Take it away Frankie . . .
‘And now, the end is near
And so I face the final curtain’
In other words, this is the last Toungethaid, because today we do everything backwards, except, hopefully, being marched off the Emirates flight. As far as that matter is concerned, we’ll fire the first mortars when we get home. Maybe our local member, Karen Phelps, will help us storm the Arab desert stronghold and carry off a few A380s. I feel duty bound to post dispatches from the trenches as the war develops. One of the benefits of being chucked off Emirates and having to rebook with Singapore is that we get to try out our first Dreamliner between Bangkok and Singapore.
The night before last, we walked across to a new shopping mall called Bluport – which turned out to be quite spectacular. It felt like being in a Westfield of the future, with offerings from hastily sewn cheap clothes to expensive designer, along with a massive, high class supermarket down one side. Uniqlo, the Japanese clothing and accessories store, was vigorously flogging furry and quilted jackets suitable for Antarctica. Apart from European tourists, and bear in mind that Hua Hin is not popular tourist destination, who will buy the stuff?
The restaurant selection was overwhelming. We wandered from one to another, trying to judge the quality of the food by the expressions on the diners’ faces inside. One must accept that the billboards and lavish books on the lecterns out the front of the restaurants are not a reliable guide to the food. They show pictures of dishes that only faintly resemble what is served inside. One restaurant that looked promising was rejected for its billboard:
Yesterday afternoon we made a final visit to the massagery. I’ve grown quite fond of my auld boiler since she has brought such relief to my neck. She’s a no-nonsense woman and gets to work on me like a butcher would approach a bullock carcass. In case you’re wondering, the only things she is interested in pulling are my fingers and toes. She tuts with dismay when she fails to get a click out of my fingers, not realising that she is up against the adhesion of arthritis which has taken me years to accumulate. She doesn’t give up easily though, as she puts her considerable weight behind further attempts. My toes are more vulnerable, being small, distant and defenceless. She nearly broke a couple as she bent her back into the task and I had to tell her to stop. But I emerged with another incremental improvement on my neck. The massagery favours tiger balm oil as the rubbing solution. I suspect that is because it is cheap and covers up the rising smell of hirsute, less hygienic clients. But powerful! It makes your eyes water if you inhale its fumes. I remembered that, at home, if we wanted to keep the cats away from us for a while, we rubbed a bit of tiger balm on ourselves. But I didn’t want to smell like a football club dressing room in Hua Hin – which is why I paid a premium for an aroma therapy oil. That went well until it came to neck fixing time. The auld boiler reached for the tiger balm and slapped it on before I could stop her. I hope the pong has gone by the time I get home otherwise the cats will not be pleased to see Daddy.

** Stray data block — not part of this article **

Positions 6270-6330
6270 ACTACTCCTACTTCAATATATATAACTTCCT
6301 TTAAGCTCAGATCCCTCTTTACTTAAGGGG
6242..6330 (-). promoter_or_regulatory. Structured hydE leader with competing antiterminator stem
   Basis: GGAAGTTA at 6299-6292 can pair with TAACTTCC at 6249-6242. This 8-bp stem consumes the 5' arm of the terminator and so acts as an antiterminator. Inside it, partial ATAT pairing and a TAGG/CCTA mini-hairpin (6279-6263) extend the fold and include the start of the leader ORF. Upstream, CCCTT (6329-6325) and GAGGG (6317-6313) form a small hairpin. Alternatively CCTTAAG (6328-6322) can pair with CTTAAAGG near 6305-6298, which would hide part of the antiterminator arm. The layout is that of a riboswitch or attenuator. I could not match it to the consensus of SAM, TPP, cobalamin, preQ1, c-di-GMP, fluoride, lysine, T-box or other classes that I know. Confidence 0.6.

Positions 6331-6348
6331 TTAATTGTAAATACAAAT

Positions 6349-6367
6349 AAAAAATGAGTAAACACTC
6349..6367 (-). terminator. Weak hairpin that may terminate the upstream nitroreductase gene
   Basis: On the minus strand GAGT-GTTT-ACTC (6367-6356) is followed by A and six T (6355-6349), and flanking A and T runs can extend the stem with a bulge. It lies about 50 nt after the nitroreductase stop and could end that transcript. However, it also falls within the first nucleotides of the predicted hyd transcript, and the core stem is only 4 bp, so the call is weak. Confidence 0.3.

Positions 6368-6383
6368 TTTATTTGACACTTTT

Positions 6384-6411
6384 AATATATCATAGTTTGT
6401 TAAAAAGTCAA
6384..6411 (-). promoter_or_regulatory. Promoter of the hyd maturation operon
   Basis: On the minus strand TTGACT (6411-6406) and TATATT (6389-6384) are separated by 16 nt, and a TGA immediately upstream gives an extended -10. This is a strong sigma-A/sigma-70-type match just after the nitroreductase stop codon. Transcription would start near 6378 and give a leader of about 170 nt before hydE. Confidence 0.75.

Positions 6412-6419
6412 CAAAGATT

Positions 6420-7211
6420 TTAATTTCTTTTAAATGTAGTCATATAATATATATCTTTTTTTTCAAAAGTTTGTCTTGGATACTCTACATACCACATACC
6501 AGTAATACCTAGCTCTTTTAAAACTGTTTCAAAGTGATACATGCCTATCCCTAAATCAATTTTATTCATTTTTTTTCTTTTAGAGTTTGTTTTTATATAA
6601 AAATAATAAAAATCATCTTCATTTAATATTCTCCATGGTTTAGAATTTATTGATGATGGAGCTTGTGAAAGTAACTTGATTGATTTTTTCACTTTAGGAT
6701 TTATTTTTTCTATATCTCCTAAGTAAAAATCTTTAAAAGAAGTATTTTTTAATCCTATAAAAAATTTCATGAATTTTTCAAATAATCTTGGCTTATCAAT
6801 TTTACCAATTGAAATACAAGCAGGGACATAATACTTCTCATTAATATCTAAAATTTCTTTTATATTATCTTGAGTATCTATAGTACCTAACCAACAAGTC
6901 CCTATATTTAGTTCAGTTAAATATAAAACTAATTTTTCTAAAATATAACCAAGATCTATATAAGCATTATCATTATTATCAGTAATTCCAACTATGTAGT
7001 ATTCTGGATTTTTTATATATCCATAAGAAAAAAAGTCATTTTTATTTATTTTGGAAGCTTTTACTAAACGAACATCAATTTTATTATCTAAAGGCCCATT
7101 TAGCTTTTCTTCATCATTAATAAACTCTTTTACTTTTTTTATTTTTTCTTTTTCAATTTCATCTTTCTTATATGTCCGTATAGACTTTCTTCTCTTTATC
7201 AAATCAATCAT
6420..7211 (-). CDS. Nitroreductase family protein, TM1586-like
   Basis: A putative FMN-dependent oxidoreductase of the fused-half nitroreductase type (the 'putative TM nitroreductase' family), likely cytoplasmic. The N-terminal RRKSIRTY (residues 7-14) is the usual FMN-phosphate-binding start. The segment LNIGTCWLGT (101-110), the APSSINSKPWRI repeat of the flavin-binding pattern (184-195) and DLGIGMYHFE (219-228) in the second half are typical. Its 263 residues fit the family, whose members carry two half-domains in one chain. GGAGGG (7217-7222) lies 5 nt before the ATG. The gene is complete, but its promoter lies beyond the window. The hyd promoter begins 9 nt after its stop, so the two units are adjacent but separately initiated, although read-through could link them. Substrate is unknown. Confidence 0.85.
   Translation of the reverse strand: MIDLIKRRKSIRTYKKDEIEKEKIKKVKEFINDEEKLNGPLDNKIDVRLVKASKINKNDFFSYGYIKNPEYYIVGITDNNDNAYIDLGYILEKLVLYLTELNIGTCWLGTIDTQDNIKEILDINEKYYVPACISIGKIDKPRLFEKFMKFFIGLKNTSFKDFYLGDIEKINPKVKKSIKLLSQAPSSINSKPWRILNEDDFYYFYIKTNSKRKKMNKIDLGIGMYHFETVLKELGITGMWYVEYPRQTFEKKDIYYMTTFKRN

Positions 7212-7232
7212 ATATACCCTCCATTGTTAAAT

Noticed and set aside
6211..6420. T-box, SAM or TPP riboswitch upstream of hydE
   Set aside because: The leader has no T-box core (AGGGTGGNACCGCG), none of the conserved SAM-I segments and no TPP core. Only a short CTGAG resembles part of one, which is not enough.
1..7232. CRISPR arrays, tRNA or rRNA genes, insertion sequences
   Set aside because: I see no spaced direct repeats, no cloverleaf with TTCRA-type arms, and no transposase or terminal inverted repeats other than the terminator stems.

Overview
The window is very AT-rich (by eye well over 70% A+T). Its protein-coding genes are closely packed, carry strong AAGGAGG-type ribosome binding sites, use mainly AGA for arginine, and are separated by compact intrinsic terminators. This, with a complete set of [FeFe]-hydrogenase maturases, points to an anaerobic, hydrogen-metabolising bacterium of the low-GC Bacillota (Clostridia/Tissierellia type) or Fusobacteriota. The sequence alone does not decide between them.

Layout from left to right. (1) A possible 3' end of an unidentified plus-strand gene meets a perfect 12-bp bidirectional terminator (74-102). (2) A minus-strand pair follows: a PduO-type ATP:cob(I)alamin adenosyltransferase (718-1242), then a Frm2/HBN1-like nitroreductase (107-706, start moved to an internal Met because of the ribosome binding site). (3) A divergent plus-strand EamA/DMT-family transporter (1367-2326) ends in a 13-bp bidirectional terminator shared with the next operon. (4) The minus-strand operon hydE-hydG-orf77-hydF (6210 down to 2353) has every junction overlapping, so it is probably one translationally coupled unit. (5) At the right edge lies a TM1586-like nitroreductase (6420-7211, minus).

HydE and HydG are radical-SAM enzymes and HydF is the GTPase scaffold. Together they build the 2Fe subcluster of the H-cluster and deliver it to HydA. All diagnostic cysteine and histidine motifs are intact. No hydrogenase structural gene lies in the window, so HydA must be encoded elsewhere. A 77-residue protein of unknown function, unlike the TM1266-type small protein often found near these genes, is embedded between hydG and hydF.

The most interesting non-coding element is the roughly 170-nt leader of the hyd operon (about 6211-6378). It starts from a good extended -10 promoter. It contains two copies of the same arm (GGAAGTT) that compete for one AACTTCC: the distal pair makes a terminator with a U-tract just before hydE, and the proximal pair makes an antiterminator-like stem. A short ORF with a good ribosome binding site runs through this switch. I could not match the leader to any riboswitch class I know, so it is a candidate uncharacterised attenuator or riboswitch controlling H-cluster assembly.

I did a final check on the egg department mini-chart system at breakfast this morning and it seemed to be working well, except for final delivery by the waitresses. I saw one wandering around with four omelettes trying to find their owners. These are known, in the trade, as OOs: orphan omelettes. If no homes are found for them, they are fed to the jellfisss.